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Ground Breaking

Reuse, recycle, reduce. We hear these ideas all the time and I tend to think they are good ones. It comes in especially great when someone gives me an old kiln.  That is exactly what happened when the electric kiln that we used for cone 6 glaze firing gave up the ghost at Callanwolde. It’s a good size kiln, much bigger than my electric kiln but I’m not interested in rewiring this one. You may remember I did that with my electric kiln when I installed the kiln sitter (you can read about that here) which I got from another free kiln.

My plan for this kiln is to make it a reduction kiln since that is the look I like best for my pots. I am even considering adding a stoke hole so I can feed some small piece of wood into the kiln for some ash and wood effects.

Before I can start converting it into a gas kiln I need to build a kiln shed. My current kiln room is fine for the electric kiln but it’s too crowded to add flame to the mix. I’m designing a simple lean-to type shed that will have a m…

Hot and Sour Soup

This is a cool weather favorite, especially if you have a cold.  The heat from the soup and the spices really help you to breathe when you're a little stuffy.  The soup also tastes great.  It's traditionally a starter at Chinese restaurants but that doesn't mean that you can't make a meal out of it.  This recipe is full of stuff to make it a complete meal, plus it's a bit thicker that what I have found at restaurants.

I used organic, whole wheat asian noodles but I'm sure what ever you prefer would be fine.  Gluten free noodles should work well.  This recipe is vegan so all the animals are happy with it.

  • 8-oz package of Asian noodles cooked according to instructions
  • 1 tbsp. sunflower or canola oil
  • 2 cloves garlic, peeled and finely minced or grated on a grate plate
  • 1/4 tsp. dried chili flakes (more if you want it hotter)
  • 1/2 tsp. fresh ginger, finely minced or grated on a grate plate 
  • 4 cups vegetable broth 
  • 1/4 tsp. ground pepper 
  • 2 tbsp. chinese black vinegar (available at your local Asian markets)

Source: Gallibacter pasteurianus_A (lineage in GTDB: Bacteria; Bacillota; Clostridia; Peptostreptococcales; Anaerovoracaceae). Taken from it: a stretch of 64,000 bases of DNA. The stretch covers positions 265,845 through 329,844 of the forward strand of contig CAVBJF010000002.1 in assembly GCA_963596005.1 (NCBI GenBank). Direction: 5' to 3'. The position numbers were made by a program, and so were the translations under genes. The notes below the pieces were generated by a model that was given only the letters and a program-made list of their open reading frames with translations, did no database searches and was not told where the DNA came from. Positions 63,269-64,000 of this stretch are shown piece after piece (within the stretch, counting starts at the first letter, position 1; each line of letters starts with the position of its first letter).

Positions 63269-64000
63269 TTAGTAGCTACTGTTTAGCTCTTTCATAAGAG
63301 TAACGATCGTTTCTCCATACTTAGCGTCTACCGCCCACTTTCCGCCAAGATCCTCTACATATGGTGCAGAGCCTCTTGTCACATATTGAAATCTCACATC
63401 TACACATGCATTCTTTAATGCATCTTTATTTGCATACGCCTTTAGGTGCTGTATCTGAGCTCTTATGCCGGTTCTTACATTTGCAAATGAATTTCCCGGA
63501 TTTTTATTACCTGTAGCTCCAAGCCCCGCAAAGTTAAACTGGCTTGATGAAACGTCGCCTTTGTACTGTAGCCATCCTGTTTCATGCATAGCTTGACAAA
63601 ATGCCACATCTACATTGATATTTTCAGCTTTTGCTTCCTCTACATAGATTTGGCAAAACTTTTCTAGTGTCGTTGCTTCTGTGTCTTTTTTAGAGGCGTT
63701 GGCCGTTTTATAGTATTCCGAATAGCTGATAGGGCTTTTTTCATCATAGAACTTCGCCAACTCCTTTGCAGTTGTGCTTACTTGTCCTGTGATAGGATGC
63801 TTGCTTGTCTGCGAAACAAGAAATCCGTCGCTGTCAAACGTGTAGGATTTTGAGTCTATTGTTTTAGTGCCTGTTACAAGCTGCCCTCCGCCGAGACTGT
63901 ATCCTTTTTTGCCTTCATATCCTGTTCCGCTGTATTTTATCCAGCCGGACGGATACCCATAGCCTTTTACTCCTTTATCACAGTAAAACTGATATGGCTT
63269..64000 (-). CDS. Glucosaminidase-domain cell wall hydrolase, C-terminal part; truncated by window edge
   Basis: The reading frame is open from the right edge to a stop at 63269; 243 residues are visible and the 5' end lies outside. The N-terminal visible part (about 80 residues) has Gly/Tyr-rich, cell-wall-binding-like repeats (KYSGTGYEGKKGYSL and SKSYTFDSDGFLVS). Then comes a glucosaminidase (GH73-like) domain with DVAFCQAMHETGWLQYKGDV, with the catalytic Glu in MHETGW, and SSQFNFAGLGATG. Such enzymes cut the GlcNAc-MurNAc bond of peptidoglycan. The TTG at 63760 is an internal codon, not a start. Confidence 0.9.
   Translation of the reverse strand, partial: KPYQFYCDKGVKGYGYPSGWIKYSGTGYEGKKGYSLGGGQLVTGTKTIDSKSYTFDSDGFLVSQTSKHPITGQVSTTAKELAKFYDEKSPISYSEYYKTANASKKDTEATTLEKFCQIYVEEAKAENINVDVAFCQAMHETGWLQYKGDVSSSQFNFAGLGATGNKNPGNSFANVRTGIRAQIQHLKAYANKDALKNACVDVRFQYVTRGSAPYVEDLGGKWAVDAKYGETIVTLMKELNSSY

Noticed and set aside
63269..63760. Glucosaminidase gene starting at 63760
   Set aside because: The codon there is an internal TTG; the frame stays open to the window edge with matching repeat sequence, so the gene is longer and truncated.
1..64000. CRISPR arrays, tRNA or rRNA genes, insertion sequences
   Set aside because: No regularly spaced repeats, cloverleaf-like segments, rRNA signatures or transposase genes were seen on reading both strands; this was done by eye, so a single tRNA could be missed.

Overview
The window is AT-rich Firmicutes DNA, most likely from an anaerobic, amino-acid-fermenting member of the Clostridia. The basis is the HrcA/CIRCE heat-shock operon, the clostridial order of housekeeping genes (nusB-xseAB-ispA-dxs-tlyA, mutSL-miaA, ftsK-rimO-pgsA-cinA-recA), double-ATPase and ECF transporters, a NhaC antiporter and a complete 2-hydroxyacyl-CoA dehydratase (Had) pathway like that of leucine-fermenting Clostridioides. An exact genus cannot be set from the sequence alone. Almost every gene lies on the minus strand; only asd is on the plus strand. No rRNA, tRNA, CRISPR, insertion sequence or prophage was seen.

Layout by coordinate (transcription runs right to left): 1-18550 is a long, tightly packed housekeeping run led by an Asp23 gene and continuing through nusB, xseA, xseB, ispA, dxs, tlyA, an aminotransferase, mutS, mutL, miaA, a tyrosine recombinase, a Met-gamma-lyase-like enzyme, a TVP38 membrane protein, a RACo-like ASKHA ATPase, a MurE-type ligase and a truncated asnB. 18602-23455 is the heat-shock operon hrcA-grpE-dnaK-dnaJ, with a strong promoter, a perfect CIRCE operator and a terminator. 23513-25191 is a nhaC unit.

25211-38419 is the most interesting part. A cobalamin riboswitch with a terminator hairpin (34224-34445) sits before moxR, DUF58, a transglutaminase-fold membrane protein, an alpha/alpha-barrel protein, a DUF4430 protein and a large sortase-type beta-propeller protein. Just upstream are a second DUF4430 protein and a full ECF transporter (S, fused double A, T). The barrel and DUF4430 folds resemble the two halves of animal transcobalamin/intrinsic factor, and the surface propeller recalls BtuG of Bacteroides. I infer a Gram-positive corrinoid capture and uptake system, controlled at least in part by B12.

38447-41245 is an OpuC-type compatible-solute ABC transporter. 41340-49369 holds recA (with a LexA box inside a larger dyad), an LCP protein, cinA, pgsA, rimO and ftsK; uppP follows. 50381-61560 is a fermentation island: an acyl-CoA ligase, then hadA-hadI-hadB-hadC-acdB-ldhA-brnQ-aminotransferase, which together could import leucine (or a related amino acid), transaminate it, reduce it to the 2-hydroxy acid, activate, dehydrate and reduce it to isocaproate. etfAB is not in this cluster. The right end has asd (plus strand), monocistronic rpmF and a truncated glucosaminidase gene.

• 1 1/2 tbsp. soy sauce or tamari
  • 1/2 tsp. toasted sesame oil 
  • 1/4 cup nappa cabbage, roughly chopped
  • 1/4 cup fresh shiitake mushrooms, with hard stems removed
  • 1 carrot, sliced or julienned 
  • 2 medium green onions, finely chopped into rounds
  • 3-oz. tofu diced into 1/2-inch cubes, pressed (about 4-6 hours)
  • 3 tbsp. potato starch
  • 1/4 cup bean sprouts
  • 2 sprigs cilantro, rinsed, dried, leaves removed and chopped for garnish


Boil the Asian noodles. After they are cooked, remove the noodles from the pot immediately and place them in a tray full of cold water and set aside.

In a large stock pot, heat oil, and sauté ginger & garlic on medium heat until fragrant. Add dried chili flakes. Add broth. Add pepper, Chinese black vinegar, sesame oil and soy sauce in it then heat stirring frequently for 2-3 minutes. Add all vegetables & tofu until vegetables are tender (usually about 8-10 minutes).

Meanwhile, in a small bowl, dissolve starch in 1/2 cup cold water and then add it to the soup while it is boiling. Stir continually to avoid lumps. Add bean sprouts. Stir and let it cook for about few minutes.

Place some cooked noodles in serving bowls. Add the soup and garnish with green onions and cilantro.

If you have any leftovers the noodles should be stored in a separate container from the soup or they will absorb all or most of the liquid.

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  1. Hot and sour soup is one of my favorite asian soups. Jeff isn't a fan but I bet if it was made at home he would like it.

    1. Since this has a richer taste than the restaurant version Jeff just may like it, or you'll have more for yourself.

  2. OK, I'm making this for dinner tonight.

    1. Cool Liz, let me know how you like it.

  3. every time I eat hot and sour soup I get the hiccups I wonder if I still do might be worth a try with yours which sounds delicious

    1. Hi Linda, that's an odd thing, maybe you have an allergy to something in the soup.


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